When NPR President and CEO Jarl Mohn’s contract ends in June, Mohn says he will end his leadership role at the public media company but will continue the relationship “in a new capacity,” according to an announcement from NPR.
After June 30, Mohn will serve NPR as president emeritus, NPR Foundation board member, and co-chair of NPR’s 50th anniversary capital campaign. In this new role, he will concentrate on strengthening donor relationships.
However, Mohn will continue to serve in the role until a successor is named to ensure a “smooth transition.“
Mohn also used the occasion to announce a $10 million donation to NPR in a note to the organization’s staff; he and his wife Pamela created The Mohn Family Foundation in 2000.
He wrote, “My wife Pam and I are more committed than ever to helping NPR and public radio achieve long term financial stability, particularly at a time when journalism is under economic and political pressures. We are so confident in the future of this organization that we are announcing our personal donation of $10 million to NPR as well as our long term personal commitment to the organization.”
Mohn joined NPR in 2014 as president and CEO. Prior to that, his public media experience included serving on the board of trustees of Southern California Public Radio for more than a decade while also working as “corporate director and advisor to a number of media companies, making direct early stage angel and seed investments in digital media/technology ventures.”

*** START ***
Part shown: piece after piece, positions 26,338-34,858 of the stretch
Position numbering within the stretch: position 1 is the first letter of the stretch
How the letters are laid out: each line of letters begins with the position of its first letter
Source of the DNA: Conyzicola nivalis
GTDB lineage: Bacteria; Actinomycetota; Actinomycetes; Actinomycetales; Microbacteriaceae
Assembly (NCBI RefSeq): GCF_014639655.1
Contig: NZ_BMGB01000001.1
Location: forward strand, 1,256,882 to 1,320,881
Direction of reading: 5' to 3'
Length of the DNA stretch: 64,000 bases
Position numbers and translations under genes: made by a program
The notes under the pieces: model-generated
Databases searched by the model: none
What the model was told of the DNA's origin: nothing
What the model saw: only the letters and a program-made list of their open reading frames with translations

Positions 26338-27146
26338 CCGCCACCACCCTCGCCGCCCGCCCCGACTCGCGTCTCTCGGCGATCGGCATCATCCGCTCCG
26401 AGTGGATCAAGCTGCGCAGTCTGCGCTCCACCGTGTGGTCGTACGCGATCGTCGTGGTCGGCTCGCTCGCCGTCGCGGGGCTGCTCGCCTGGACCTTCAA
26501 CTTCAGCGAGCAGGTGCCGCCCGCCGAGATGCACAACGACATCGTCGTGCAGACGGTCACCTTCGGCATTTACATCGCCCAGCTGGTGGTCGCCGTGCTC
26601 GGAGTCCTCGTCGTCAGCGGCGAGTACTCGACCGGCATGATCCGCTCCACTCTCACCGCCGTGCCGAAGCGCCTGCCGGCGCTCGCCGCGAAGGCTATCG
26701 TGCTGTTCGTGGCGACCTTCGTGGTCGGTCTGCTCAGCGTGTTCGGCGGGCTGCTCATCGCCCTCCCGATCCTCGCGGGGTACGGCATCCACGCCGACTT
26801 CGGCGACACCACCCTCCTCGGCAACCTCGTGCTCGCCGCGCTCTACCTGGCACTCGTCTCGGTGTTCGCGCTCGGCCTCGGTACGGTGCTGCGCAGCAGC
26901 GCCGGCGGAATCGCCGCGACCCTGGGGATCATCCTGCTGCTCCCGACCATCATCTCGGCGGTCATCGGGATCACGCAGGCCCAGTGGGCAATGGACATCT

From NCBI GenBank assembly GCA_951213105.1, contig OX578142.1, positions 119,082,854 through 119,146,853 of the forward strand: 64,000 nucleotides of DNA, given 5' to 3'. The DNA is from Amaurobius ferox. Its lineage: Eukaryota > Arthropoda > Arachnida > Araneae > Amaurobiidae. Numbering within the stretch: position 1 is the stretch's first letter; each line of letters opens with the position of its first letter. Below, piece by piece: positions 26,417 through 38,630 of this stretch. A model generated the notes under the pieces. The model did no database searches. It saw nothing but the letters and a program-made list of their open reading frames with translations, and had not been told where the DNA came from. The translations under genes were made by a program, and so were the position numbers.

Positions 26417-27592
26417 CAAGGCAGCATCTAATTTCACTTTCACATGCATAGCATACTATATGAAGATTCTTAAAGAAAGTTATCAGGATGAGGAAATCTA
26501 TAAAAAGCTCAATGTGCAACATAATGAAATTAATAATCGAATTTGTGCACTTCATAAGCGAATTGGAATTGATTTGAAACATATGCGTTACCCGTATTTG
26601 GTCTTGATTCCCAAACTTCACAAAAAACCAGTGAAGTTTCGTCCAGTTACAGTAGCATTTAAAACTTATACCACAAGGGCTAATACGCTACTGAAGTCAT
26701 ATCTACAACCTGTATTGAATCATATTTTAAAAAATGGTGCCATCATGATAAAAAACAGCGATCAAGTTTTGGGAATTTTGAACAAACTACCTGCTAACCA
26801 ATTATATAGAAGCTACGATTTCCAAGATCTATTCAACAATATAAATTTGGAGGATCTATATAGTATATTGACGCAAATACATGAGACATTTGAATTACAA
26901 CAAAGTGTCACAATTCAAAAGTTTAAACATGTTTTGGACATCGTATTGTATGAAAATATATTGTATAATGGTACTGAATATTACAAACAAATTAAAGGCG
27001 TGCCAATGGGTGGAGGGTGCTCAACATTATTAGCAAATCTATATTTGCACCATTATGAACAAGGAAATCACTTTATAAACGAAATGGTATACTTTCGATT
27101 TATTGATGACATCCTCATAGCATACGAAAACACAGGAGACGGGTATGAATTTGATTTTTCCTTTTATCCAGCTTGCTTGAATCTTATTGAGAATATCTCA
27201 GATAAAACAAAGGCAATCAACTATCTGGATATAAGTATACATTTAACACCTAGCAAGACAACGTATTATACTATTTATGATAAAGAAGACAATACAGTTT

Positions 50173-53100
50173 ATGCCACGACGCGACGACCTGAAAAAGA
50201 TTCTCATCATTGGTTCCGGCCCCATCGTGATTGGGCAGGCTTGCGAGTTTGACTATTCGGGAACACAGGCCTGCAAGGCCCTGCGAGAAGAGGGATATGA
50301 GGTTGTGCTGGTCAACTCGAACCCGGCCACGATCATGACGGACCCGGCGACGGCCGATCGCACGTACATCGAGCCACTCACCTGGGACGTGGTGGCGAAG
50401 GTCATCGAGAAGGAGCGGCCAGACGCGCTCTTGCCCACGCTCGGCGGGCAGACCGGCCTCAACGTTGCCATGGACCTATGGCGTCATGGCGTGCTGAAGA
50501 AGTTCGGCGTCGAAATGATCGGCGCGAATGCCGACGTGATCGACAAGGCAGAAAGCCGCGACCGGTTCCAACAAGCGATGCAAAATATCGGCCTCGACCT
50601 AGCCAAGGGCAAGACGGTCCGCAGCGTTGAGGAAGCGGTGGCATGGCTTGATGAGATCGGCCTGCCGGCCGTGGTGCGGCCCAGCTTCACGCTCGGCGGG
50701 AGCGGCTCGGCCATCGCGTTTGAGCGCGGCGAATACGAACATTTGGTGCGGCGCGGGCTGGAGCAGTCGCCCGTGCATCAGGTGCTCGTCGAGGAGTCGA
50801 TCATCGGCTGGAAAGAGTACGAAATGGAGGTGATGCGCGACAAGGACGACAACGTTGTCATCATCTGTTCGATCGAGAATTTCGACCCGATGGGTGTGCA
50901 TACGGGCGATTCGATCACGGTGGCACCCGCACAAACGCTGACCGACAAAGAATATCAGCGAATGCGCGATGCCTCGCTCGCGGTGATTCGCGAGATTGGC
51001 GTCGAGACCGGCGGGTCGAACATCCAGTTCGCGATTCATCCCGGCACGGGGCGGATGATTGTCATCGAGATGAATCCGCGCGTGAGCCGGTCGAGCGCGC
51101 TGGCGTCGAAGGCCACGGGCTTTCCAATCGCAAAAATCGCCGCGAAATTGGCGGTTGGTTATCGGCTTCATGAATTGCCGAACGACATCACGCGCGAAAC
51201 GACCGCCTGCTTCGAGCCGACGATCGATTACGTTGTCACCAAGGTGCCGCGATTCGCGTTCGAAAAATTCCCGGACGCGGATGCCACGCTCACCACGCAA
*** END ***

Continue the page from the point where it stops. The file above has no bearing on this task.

Mohn’s bona fides in the larger media world are extensive. Mohn was the founding president and chief executive officer of Liberty Digital, which invested in “interactive television, cable networks and internet enterprises.” Before that he was a creator of E! Entertainment Television and served as president and CEO for eight years. He also served as executive vice president and general manager of MTV and VH1 from 1986 to 1990.
However his media roots are in radio. Mohn began his career as a disc jockey in 1967 and was on the air on New York’s WNBC(AM) in the 1970s.